Diagnosis and Treatment

Depression and Anxiety
How to Identify and Treat Coexisting Symptoms?

Depression and anxiety might seem pretty distinct, for the most part.

The main symptom of depression is typically a lingering low, sad, or hopeless mood, while anxiety mainly involves overwhelming feelings of worry, nervousness, and fear.

But these conditions do actually share several key signs. Anxiety, for example, often involves irritability — and some people with depression may feel more irritable than sad.

Since these conditions can show up differently from person to person, you may not always know exactly what your symptoms mean.

It’s also possible to have both depression and anxiety at the same time: A worldwide survey from 2015 found that 41.6 percent of people reported having both major depression and an anxiety disorder during the same 12-month period.

One important thing depression and anxiety have in common? Both can improve with support from a mental health professional.

Getting a Diagnosis of Anxiety and Depression

If you’re not feeling quite like yourself, a good next step involves reaching out to a mental health professional or other clinician who treats anxiety and depression.

Your regular clinician, if you have one, can offer a referral to a therapist. Depending on your symptoms, they might also recommend blood, urine, and other lab testing to help rule out underlying medical concerns. Certain health conditions, including thyroid conditions, can involve depression and other changes in mood.

No single test can diagnose depression or anxiety. Instead, your therapist will generally start by asking questions about your symptoms, including how long you’ve had them and how they affect your daily life, to get more insight on what you’re experiencing.
Keep in mind an open and honest description of your mood can help them better understand how you’re feeling, which can lead them to the correct diagnosis.

According to criteria in the “Diagnostic and Statistical Manual of Mental Disorders, 5th edition (DSM-5),” diagnosis requires:
For depression: You experience at least 5 of the 9 main symptoms of depression most days, for at least 2 weeks.
For anxiety: You experience excessive, uncontrollable worry, along with 3 additional anxiety symptoms most days, for at least 6 months.

If you meet criteria for both conditions, a mental health professional will typically diagnose both.

Managing Anxiety and Depression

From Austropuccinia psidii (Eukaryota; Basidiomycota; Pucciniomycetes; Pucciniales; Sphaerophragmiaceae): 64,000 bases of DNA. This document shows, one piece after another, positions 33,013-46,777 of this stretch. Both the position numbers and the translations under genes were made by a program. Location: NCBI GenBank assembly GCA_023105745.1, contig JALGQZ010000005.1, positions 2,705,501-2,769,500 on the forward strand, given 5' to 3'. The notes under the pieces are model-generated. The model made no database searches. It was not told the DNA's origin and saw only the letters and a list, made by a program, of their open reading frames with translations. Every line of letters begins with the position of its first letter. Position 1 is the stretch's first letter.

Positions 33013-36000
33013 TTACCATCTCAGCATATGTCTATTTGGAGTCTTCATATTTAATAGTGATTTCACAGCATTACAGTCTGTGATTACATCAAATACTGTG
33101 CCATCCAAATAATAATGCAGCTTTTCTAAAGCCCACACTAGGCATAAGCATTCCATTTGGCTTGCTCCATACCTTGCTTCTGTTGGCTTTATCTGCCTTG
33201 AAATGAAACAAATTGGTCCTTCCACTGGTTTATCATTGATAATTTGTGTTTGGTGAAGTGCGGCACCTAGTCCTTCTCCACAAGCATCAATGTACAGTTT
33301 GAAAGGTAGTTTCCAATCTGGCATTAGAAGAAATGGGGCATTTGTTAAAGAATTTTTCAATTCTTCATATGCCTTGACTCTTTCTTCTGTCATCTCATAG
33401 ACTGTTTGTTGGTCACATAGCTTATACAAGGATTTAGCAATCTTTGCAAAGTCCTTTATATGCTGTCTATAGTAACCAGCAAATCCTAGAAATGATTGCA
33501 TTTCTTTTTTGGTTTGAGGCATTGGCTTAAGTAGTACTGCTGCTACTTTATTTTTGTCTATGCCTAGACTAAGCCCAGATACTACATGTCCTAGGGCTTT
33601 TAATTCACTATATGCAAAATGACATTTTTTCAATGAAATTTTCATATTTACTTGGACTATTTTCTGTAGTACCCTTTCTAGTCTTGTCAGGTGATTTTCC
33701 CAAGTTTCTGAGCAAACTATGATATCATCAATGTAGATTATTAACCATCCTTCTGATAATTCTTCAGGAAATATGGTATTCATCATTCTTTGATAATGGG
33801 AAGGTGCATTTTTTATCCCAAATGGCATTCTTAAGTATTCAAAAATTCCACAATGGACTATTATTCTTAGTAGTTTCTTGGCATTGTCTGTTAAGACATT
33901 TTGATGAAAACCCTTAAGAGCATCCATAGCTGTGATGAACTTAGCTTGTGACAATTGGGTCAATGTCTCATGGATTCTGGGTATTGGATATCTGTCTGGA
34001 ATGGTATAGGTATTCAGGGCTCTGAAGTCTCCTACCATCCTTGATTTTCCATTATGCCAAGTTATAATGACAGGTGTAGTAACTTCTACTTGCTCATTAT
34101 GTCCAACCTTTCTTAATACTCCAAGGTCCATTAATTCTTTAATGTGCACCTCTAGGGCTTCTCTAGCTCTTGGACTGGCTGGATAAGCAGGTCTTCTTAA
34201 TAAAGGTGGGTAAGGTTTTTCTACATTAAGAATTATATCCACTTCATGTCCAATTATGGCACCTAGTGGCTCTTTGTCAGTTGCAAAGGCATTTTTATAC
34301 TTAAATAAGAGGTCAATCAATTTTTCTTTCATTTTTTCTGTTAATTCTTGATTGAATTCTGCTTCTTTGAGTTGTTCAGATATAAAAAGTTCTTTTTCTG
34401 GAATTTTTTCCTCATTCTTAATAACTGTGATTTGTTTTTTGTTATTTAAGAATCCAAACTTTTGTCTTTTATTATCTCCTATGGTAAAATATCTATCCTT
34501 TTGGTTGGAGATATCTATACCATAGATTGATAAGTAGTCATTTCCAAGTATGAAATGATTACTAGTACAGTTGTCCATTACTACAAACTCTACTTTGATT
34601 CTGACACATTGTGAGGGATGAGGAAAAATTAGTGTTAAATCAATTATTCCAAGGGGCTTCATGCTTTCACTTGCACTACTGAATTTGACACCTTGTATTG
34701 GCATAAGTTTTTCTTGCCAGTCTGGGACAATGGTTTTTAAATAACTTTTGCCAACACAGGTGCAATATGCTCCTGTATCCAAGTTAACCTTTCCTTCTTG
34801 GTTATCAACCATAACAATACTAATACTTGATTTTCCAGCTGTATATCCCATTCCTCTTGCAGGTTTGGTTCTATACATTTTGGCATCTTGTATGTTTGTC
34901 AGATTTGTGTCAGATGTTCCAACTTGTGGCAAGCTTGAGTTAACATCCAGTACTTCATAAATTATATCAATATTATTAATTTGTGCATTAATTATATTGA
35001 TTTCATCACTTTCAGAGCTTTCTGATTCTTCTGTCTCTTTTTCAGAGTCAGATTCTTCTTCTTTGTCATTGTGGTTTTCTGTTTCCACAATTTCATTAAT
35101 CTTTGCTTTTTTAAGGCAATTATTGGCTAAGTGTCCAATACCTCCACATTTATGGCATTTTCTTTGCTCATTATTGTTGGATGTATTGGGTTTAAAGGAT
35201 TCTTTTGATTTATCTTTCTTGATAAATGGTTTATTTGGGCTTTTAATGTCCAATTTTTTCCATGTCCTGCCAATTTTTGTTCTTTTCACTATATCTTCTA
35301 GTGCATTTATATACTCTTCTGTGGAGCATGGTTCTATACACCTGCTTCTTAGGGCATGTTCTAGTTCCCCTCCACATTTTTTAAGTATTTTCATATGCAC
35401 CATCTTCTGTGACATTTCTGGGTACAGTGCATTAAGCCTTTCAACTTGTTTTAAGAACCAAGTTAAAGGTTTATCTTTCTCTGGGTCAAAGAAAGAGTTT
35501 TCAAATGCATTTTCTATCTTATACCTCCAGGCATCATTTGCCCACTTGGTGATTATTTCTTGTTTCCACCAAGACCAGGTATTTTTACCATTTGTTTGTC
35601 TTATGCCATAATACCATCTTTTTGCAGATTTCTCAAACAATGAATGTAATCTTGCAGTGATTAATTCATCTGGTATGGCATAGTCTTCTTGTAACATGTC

Treating co-occurring depression and anxiety can sometimes be more complicated than treating one condition alone. Even when you get treatment for one condition, some symptoms might persist or seem to play off the others.

A therapist can offer more guidance on treatment options for anxiety and depression, but you can also take steps to cope with symptoms on your own.

The strategies below may not always help, but trying different approaches at different times can help you learn more about what works for you. That insight can guide you toward a personalized toolbox of coping strategies, so you always have options to consider when feeling distressed or overwhelmed.
Your therapist can also offer suggestions for new strategies to try, plus offer tips on putting them into practice.

1. Allow yourself to feel what you’re feeling
Depression and anxiety are medical conditions, not the result of failure or weakness, and they’re absolutely not your fault.

2. Do something you have control over
Regaining some control at the moment could help overwhelming feelings feel a little easier to cope with.

3. Maintain a routine
A daily routine or regular schedule can create structure in your life and promote a sense of control, so it can sometimes help ease feelings of anxiety and depression.

4. Aim to get a good night’s sleep
Not enough sleep can worsen symptoms of both anxiety and depression. Experts recommend most adults get between 7 and 9 hours trusted Source of sleep each night for optimal health.
These tips can help you get the sleep you need:

  • Make a habit of going to bed and getting up around the same time each day.
  • Turn off electronic devices about 1 hour before bedtime.
  • Create a soothing ritual that helps you wind down before bed.
  • Keep your bedroom dark, cool, and quiet.

5. Try to eat balanced meals
Nourishing your body with whole foods, including fruits, vegetables, lean protein, and whole grains, can help you get the nutrition you need. Caffeine, refined sugars, and processed foods, on the other hand, could potentially worsen symptoms of both anxiety and depression. You don’t need to cut these out of your diet entirely, but try to balance them with nutrient-dense foods when possible.

6. Try a walk around the block
According to 2019 research, 2.5 hours of exercise each week can help relieve both depression and anxiety. Physical activity can help naturally boost your mood by prompting the release of “happy hormones” in your brain.

7. Make time for rest and relaxation
Remember, though: Depression and anxiety are health conditions. If you had the flu, you’d need time to rest, right? Mental health symptoms require recovery time, too. Instead of fixating on the things you think you should be doing, honor your needs by taking time for activities that soothe and relax you.

8. Reach out to loved ones
Strong relationships can go a long way toward improving your outlook and emotional well-being when you live with mental health conditions.